Researchers discover new mechanism of vestibular schwannoma that causes hearing loss, introduce new direction for therapy.
A new study at Massachusetts Eye and Ear showed that in some cases of vestibular schwannoma, a sometimes-lethal tumor often associated with neurofibromatosis 2 (NF2), secretions from the tumor contain toxic molecules that damage the inner ear. The findings, published online in Scientific Reports, explain why some vestibular schwannomas cause hearing loss even though they are not large enough to compress nearby structures that control hearing.
"What's written in textbooks is that these tumors cause hearing loss by growing to the point of compressing the auditory nerve," said senior author Konstantina M. Stankovic, M.D., Ph.D., FACS, an otologic surgeon and researcher at Mass. Eye and Ear. "We knew that it couldn't be as simple as that, because there are large tumors that do not cause hearing loss and little ones that do."
The researchers also identified TNFa, a toxic compound that has been implicated in other forms of hearing loss, as a causative toxic molecule in the secretions from human vestibular schwannomas. When they applied those secretions directly to a mouse cochlea, they found that the degree of cellular damage correlated to the severity of hearing loss in humans.
Hearing loss is often the first sign of a vestibular schwannoma. Also termed "acoustic neuroma," vestibular schwannomas grow from the Schwann cells of the vestibular (balance) nerve in the inner ear and represent the fourth most common intracranial tumor. Though vestibular schwannoma is a hallmark of NF2, a genetic disorder causing tumors to grow throughout the nervous system, the tumors most commonly occur sporadically.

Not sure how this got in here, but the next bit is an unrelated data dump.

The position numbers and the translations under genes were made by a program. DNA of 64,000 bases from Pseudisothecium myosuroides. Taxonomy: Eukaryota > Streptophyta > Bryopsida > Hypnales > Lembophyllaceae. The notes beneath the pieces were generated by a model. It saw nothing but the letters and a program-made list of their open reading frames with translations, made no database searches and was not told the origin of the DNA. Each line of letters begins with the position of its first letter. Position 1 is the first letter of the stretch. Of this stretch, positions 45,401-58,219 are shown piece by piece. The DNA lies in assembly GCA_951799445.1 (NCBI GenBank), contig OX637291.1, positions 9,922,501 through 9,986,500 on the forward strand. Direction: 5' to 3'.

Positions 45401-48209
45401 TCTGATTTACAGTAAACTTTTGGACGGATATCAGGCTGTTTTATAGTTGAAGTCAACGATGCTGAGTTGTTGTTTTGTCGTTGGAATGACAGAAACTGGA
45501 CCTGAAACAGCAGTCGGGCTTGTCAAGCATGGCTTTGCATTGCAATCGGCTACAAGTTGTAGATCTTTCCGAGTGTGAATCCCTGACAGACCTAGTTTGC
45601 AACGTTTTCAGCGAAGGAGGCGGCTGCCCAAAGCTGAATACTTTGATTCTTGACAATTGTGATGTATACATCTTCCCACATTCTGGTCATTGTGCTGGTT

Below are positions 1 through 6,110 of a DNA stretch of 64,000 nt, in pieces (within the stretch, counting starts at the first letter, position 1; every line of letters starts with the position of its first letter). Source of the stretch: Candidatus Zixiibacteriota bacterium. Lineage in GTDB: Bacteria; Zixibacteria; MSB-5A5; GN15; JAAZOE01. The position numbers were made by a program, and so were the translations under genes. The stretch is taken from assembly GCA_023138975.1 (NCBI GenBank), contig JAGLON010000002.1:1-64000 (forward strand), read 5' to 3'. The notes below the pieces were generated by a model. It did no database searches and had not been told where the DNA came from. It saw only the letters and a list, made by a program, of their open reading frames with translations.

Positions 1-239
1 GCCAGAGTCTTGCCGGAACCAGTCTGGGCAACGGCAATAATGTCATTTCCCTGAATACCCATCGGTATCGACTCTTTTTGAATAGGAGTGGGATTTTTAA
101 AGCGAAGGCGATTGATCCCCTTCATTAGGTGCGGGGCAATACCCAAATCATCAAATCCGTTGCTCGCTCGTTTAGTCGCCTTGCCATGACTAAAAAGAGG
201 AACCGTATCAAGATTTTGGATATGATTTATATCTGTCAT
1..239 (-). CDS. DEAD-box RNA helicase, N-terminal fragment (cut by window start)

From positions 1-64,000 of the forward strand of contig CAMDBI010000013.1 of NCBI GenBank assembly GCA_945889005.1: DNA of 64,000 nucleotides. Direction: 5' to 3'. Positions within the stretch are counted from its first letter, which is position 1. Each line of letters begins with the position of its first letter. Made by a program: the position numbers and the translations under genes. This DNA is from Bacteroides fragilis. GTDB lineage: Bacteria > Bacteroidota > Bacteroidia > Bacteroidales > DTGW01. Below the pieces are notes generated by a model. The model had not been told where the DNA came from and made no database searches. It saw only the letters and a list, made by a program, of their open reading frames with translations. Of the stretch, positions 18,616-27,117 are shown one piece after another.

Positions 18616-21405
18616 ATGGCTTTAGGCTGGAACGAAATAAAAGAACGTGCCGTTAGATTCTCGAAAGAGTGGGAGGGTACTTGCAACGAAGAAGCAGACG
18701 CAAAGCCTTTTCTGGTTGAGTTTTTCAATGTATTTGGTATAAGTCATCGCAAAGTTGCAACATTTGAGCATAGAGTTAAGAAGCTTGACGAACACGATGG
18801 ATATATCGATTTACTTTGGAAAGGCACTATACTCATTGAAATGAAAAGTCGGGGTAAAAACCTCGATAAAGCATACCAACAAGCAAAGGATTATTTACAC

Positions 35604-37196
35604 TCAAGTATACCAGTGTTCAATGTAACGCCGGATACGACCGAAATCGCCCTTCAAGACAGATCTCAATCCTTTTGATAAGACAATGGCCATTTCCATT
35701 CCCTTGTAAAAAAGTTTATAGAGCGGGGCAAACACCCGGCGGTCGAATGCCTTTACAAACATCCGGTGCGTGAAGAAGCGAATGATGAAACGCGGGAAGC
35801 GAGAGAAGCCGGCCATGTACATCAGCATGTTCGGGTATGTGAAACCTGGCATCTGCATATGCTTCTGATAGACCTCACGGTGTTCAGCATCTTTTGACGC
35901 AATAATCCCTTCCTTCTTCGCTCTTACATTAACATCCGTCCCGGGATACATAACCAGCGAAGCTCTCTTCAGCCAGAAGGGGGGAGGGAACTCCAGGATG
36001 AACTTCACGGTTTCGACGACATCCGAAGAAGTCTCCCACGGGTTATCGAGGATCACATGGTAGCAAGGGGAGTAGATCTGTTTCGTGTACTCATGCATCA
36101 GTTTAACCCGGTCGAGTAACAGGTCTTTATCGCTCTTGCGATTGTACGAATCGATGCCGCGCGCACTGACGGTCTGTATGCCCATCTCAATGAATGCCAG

Although histologically non-malignant, vestibular schwannomas growing in size can damage nearby structures and can lead to death by compressing the brainstem. By compressing nerves in the internal auditory canal, the tumors can cause vestibular dysfunction, facial nerve paralysis and sensorineural hearing loss.
Currently, patients with symptomatic or growing vestibular schwannomas can undergo surgical resection of radiotherapy; however, both of these procedures can result in serious complications.
The findings introduce a second way in which the tumors can cause sensorineural hearing loss, by secreting toxic molecules, including TNFa. The authors are hopeful that new therapies may be developed, because there are known ways to inhibit the body's production of TNFa.
"Because these are histologically non-malignant tumors, they do not need to be removed or irradiated as long as they are not growing. However, hearing can continue to decline even in patients with non-growing tumors," Dr. Stankovic said. "Our findings suggest that there may be a pharmacologic way to maintain hearing in some patients with vestibular schwannoma."